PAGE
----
Hospitals should be a place of healing, that is the traditional understanding. But what happens when what you need from the hospital is directly in opposition to what they can provide?
Take for example the experience of Parkinson’s Disease patients. When they enter the hospital for any reason, they are twice as likely to die. They are at risk of being given contraindicated medications. They will likely stay longer and have poorer outcomes than other people admitted for the same reason but without Parkinson’s Disease. Well, you might say, they’re probably older and frail from having Parkinson’s Disease, right? No, in fact, that does not account for the discrepancy in the numbers. What does explain it is the fact that Parkinson's patients can't get their meds on time in the hospital. What? you ask. What’s the big deal? That seems too easy. Just give them their meds already!
That was my request when in the hospital recently, when undergoing Deep Brain Stimulation (DBS) surgery for Parkinson’s Disease. I am 47 years old with Young Onset Parkinson’s Disease. Deep Brain stimulation is an incredibly effective, safe, and relatively routine procedure to help people with advanced Parkinson's to manage their motor fluctuations. It involves inserting an electrode into the brain to stimulate the area that is not producing dopamine, an essential neurotransmitter. My surgery went incredibly well, my surgeon was fantastic, and the prognosis is good.
Two years ago I needed an emergency appendectomy. I experienced firsthand the challenges of being a person with PD in the hospital. So I tried my best to be prepared this time, and I tried to make sure that I had taken all the recommended precautions.
After surgery however, getting my meds was still a saga. The orders weren’t correct in the computer, the hospital didn’t carry the particular drug I take as part of their standard formulary, the nursing staff missed several doses, and the pharmacy doubted the med orders. Despite having brought in my own medications, and asking the staff to check them in with the pharmacy, the pharmacy hadn’t done so. My med times not only were missed twice by the nursing staff, but they were also 45 minutes late and with the wrong medications.
What’s the big deal? you ask. 45 minutes doesn’t seem long! I take my blood pressure meds every day but 45 minutes either way wouldn’t make a difference. Are you just being picky?
The difference with Parkinson’s Disease is 15 minutes late equates to being unable to move more than a few steps. My toes curl under, my foot cramps, and I can only hobble. 15 minutes early can mean I am experiencing crippling involuntary movements (dyskinesias) for 2-3 hours. The timing can also change depending on a number of factors. I may need to take my meds early, or late, but I need them within minutes in order to keep the debilitating symptoms like slowness and stiffness at bay. And for other folks, it may mean confusion, inability to communicate, and even delirium. Delirium is often treated with Haldol, a medication which further reduces dopamine and can lead to a rapid downward spiral for people with PD.
Studies show that people with PD experience longer hospital stays, greater mortality, and higher rates of rehospitalization. This is for any type of hospital stay, not just related to PD. This is a national problem in need of broad scoping solutions that address the multilayered systemic problems, from medication administration to pharmacy formulary, from surgery protocols to ambulation recommendations. This cannot be left up to the individual PD patient to advocate for themselves.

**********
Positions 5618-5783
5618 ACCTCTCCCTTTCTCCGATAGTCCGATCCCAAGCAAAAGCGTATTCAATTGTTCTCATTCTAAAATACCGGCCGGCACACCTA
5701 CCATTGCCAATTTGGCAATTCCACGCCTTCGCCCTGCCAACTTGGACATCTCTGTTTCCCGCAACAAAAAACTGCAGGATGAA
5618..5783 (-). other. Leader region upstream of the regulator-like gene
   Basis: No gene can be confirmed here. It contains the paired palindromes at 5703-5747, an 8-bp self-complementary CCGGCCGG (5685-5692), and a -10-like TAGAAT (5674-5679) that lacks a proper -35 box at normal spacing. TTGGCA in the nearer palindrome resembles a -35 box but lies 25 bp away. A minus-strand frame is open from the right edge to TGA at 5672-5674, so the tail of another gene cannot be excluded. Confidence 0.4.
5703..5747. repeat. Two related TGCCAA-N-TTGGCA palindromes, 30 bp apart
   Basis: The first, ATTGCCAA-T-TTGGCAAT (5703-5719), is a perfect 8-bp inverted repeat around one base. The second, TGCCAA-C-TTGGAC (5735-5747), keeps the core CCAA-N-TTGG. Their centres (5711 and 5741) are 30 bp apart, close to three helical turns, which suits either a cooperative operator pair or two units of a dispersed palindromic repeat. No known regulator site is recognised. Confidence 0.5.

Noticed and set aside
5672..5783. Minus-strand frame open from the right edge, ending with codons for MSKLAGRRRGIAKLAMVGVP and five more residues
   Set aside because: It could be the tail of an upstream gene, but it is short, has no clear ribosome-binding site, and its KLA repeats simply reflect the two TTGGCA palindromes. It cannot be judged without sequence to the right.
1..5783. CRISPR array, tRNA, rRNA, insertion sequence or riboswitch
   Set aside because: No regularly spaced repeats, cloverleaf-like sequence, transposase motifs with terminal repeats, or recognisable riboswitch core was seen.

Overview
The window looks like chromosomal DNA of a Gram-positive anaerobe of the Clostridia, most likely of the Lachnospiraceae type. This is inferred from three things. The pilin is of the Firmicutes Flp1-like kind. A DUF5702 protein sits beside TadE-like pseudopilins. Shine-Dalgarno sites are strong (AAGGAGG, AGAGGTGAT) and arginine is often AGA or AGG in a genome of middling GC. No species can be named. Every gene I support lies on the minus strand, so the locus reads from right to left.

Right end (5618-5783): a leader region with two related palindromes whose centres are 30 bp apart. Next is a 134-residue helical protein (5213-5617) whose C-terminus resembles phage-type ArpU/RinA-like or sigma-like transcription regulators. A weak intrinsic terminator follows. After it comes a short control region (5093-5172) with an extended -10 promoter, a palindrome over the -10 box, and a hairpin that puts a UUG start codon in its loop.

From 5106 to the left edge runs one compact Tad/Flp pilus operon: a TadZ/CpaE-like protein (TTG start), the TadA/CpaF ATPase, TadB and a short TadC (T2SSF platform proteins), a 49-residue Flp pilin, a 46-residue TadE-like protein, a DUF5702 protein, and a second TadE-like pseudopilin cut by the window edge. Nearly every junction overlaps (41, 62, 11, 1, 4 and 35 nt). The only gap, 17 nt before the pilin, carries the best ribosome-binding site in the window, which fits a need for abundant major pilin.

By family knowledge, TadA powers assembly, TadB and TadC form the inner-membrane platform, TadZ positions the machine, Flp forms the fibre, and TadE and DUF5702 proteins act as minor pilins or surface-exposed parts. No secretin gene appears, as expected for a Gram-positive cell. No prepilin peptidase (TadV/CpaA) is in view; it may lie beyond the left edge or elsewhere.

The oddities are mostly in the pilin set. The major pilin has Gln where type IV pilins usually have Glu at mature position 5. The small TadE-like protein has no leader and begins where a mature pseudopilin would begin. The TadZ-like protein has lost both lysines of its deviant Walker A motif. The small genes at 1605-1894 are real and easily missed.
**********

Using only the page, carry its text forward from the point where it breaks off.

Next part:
Luckily, in preparation for DBS, I had brought a secret supply of my own medications and took them as needed, without the nurses knowing. This was absolutely a plan C or D, and not a viable solution. I would much prefer to work with my care team and be up front about what I'm taking. I want to feel like I'm being taken care of, and not be at odds with the staff. I want to work together with my care team to recover. I don’t want to lie to my healthcare providers. I want to be able to trust that I will get the care I need when recovering from brain surgery, or any other procedure.
The design of hospital systems is to maximize efficiency, and at times this seems directly in opposition to what PD patients need when in the hospital. This is a low incidence but high cost problem, not only in terms of hospital costs via longer length of stay and medication errors, but also the human cost in terms of decreased quality of life and reduced functionality,
There are some simple but elegant solutions that can be brought to bear on this problem.
Although low volume, the potential cost savings of having the correct meds for PD patients is huge when considering the risk of costs - additional days in the hospital denied reimbursement by insurance companies, worse outcomes, and potentially harmful or deadly medication errors.
The Aware in Care initiative spearheaded by the Parkinson’s Foundation, and Dr. Hooman Azmi and colleagues affiliated with Hackensack University Medical Center is one one organization working on this issue. Azmi’s book, Parkinson’s Disease for the Hospitalist: Managing the complex care of a vulnerable population, details the issue and possible solutions.
There are some wonderful people working on making this situation better for people with Parkinson’s Disease but we would love you to join us!
If you’d like to share your story, have YOPD and have experienced issues with hospital stays during the last five years, please consider filling out this survey, a research project on YOPD and hospitalization:
If you’re interested in doing more, please get in touch with the Women’s Parkinson’s Project and mention this post by filling our contact form: https://www.womensparkinsonsproject.com/contact-us